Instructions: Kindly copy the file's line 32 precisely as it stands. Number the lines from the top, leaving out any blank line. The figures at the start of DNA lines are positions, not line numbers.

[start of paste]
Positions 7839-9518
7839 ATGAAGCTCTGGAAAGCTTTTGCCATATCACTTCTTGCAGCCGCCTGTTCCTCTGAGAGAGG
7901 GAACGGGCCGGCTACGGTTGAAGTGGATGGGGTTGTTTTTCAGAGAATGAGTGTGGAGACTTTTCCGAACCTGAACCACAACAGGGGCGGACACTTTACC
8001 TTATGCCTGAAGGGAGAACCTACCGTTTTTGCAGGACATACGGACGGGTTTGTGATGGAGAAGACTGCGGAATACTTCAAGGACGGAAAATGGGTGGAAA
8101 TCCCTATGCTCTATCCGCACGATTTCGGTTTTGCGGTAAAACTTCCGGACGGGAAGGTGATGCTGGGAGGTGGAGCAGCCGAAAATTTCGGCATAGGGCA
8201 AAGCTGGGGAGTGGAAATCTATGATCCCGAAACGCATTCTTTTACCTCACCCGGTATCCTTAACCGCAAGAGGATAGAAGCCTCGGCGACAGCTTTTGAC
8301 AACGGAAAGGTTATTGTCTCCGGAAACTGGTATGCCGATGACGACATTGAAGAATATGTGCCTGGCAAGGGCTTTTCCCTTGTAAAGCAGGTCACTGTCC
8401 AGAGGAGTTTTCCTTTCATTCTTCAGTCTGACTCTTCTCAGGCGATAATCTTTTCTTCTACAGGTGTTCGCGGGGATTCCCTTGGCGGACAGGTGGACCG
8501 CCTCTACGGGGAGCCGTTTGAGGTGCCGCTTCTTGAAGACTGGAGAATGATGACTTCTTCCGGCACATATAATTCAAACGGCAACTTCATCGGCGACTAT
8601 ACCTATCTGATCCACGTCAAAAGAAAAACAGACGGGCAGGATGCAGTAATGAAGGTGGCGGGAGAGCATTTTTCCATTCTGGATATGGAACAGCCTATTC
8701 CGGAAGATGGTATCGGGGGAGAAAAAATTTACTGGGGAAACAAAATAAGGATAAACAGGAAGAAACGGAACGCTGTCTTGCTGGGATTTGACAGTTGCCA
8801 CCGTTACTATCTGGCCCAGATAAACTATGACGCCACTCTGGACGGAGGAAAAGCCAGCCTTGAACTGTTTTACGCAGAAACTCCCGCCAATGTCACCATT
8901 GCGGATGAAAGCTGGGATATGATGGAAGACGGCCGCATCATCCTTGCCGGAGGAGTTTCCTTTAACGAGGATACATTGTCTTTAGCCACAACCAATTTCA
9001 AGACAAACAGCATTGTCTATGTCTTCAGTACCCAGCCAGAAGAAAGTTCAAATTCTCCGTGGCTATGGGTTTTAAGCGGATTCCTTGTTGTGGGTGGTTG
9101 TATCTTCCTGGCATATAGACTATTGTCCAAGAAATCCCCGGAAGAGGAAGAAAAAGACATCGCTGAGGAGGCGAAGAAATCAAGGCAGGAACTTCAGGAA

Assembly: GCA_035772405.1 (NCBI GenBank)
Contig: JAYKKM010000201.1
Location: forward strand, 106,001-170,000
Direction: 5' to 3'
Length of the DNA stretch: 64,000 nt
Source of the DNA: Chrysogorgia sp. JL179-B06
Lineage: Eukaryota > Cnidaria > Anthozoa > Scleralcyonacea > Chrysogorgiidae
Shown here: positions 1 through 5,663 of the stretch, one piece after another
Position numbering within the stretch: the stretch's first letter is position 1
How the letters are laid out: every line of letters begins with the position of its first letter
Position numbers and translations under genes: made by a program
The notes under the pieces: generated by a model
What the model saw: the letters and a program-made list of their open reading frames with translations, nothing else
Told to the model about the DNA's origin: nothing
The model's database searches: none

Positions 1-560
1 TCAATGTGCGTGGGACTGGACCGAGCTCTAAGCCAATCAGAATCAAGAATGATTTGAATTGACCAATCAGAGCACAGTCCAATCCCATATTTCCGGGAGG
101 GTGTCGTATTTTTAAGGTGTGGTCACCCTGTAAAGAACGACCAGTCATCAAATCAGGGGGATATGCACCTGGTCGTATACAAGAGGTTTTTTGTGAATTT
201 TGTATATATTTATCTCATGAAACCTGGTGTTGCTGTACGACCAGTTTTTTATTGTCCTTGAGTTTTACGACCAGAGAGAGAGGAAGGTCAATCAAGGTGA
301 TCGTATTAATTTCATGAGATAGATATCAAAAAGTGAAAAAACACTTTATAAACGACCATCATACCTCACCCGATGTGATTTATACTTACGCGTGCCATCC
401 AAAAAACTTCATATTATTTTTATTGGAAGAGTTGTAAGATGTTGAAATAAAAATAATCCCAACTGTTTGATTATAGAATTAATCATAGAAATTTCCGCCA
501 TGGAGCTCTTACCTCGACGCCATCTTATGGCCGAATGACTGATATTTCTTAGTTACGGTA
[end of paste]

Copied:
1 TCAATGTGCGTGGGACTGGACCGAGCTCTAAGCCAATCAGAATCAAGAATGATTTGAATTGACCAATCAGAGCACAGTCCAATCCCATATTTCCGGGAGG